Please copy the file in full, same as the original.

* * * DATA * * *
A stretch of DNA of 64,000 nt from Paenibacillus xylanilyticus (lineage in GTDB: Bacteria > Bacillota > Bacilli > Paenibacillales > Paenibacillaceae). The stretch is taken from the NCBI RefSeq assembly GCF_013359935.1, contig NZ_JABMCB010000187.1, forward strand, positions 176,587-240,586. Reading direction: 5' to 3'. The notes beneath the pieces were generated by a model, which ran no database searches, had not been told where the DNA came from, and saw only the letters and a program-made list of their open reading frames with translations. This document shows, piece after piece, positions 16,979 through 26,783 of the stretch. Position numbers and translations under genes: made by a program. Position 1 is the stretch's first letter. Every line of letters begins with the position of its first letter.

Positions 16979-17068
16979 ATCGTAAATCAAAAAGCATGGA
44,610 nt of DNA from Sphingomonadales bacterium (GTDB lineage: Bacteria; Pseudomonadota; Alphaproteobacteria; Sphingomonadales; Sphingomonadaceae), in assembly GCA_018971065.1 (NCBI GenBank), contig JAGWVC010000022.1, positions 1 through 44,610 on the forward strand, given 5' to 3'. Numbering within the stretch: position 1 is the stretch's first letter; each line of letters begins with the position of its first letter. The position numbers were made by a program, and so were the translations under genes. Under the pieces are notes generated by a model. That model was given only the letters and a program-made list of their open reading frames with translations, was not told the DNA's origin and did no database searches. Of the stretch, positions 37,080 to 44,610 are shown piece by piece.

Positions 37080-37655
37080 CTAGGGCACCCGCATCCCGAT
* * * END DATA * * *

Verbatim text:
A stretch of DNA of 64,000 nt from Paenibacillus xylanilyticus (lineage in GTDB: Bacteria > Bacillota > Bacilli > Paenibacillales > Paenibacillaceae). The stretch is taken from the NCBI RefSeq assembly GCF_013359935.1, contig NZ_JABMCB010000187.1, forward strand, positions 176,587-240,586. Reading direction: 5' to 3'. The notes beneath the pieces were generated by a model, which ran no database searches, had not been told where the DNA came from, and saw only the letters and a program-made list of their open reading frames with translations. This document shows, piece after piece, positions 16,979 through 26,783 of the stretch. Position numbers and translations under genes: made by a program. Position 1 is the stretch's first letter. Every line of letters begins with the position of its first letter.

Positions 16979-17068
16979 ATCGTAAATCAAAAAGCATGGA
44,610 nt of DNA from Sphingomonadales bacterium (GTDB lineage: Bacteria; Pseudomonadota; Alphaproteobacteria; Sphingomonadales; Sphingomonadaceae), in assembly GCA_018971065.1 (NCBI GenBank), contig JAGWVC010000022.1, positions 1 through 44,610 on the forward strand, given 5' to 3'. Numbering within the stretch: position 1 is the stretch's first letter; each line of letters begins with the position of its first letter. The position numbers were made by a program, and so were the translations under genes. Under the pieces are notes generated by a model. That model was given only the letters and a program-made list of their open reading frames with translations, was not told the DNA's origin and did no database searches. Of the stretch, positions 37,080 to 44,610 are shown piece by piece.

Positions 37080-37655
37080 CTAGGGCACCCGCATCCCGAT